Lambda Functions Explained


A Lambda function is a serverless compute service that runs code in response to events and automatically manages the underlying compute resources for you. It is an event-driven, serverless computing platform that allows developers to create applications without worrying about infrastructure or managing virtual machines. With Lambda, you write your code in a language of your preference and deploy it with just a few clicks. The code is then automatically executed when the trigger event occurs and the results are stored in an Amazon S3 bucket or DynamoDB table. When your Lambda function is triggered, it can access data from other AWS services, such as Amazon Kinesis Streams, Amazon API Gateway, and AWS IoT. This makes it ideal for building complex, event-driven applications on the cloud. Lambda functions can also be used to automate tasks such as triggering AWS CloudFormation and setting up a CI/CD pipeline in AWS CodePipeline. With its serverless architecture, you only pay for the computing time that your code uses. We will run a serverless application later on to see it in action.


Backend and Frontend Services


Backend services can be built with a number of different frameworks. In this post, I wanted to build a backend service with a Lambda function and an API gateway. We will use a Lambda function written in Python to perform currency conversions. It will get invoked by the API gateway.

To connect to backend services, you need a frontend service. The frontend service can be a web application using a Javascript framework such as React, Angular, or Vue. It can also be a mobile client. A javascript framework or a mobile client is out of the scope of this article, but if you'd like to learn more about them, leave me a comment below. For this post, we will simply use the browser to run a GET request.


What is CloudWatch?


CloudWatch is a monitoring service built into the AWS platform. It allows organizations to view and monitor resource utilization, application performance, operational health metrics, and other log data from their EC2 instances, serverless applications, containerized services, and more. With CloudWatch, users can set alarms that trigger when a certain threshold is exceeded, allowing them to act quickly and prevent issues from escalating. It also provides aggregate statistics such as the average CPU utilization or memory usage across an entire fleet of servers. CloudWatch can also be used for logging application data by sending information such as log messages and error codes to the service, which can then be analyzed for patterns and trends. Additionally, CloudWatch integrates with other services such as Amazon SNS (Simple Notification Service) and Lambda to enable automated actions based on predefined rules. This helps organizations optimize their infrastructure resources and better manage their cloud environment.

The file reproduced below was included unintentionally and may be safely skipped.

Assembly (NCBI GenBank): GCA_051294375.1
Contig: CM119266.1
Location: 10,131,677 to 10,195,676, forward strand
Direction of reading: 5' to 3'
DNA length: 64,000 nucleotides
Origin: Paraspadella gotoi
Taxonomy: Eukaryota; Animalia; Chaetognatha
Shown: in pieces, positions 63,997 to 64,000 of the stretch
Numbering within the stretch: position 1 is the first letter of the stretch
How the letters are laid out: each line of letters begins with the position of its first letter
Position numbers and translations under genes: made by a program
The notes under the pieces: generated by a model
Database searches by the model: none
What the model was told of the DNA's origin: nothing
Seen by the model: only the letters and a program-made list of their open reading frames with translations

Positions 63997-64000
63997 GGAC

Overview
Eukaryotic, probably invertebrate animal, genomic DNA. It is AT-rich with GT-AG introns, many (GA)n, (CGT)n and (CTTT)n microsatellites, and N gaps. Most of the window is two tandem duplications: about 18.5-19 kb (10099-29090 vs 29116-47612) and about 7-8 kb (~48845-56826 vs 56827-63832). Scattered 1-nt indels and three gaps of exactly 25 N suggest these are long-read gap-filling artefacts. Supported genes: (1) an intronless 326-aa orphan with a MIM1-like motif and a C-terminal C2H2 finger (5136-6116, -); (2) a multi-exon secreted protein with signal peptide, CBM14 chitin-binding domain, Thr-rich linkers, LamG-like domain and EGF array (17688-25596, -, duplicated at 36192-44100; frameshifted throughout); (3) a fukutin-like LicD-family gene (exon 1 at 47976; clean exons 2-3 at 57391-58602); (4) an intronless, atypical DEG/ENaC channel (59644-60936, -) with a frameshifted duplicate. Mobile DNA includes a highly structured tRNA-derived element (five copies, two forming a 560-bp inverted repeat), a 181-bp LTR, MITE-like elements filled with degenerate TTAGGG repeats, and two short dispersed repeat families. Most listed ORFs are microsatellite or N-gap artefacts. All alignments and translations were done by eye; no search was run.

We will use CloudWatch to receive logs from Lambda for troubleshooting purposes.


What is a Log Group in CloudWatch?


A Log Group is a collection of log streams in the AWS platform. It is used to store, monitor, and manage log data from multiple sources. Log Groups are essential for organizations to keep track of what is going on in their environment with regard to performance and security. For example, it allows them to view errors that are being received from their applications, identify trends in the log data, and get alerts when certain conditions occur. Log Groups also allow users to search or filter their log data by source, severity level, date range, and other criteria. It then provides detailed insights into the logs that can help organizations troubleshoot issues with their system and make informed decisions. Log Groups are accessible through the Amazon CloudWatch and AWS CLI platforms, making them easy to manage from a central dashboard. Additionally, they can be configured with Amazon CloudTrail which allows for audit logging of activities related to the log group. This makes it easier for security teams to investigate any suspicious activity associated with the logs. With Log Groups, organizations can find out what’s happening in their environment quickly and reliably.


Why use Terraform?


Terraform is an open-source tool that allows organizations to use Infrastructure as Code (IaC) to provision and manage their cloud, on-premises, and hybrid infrastructure. It provides a consistent way of defining and managing resources across multiple providers and environments. With Terraform, developers can define the desired state for their infrastructure in declarative configuration files and use the tool to provision the necessary resources quickly and efficiently.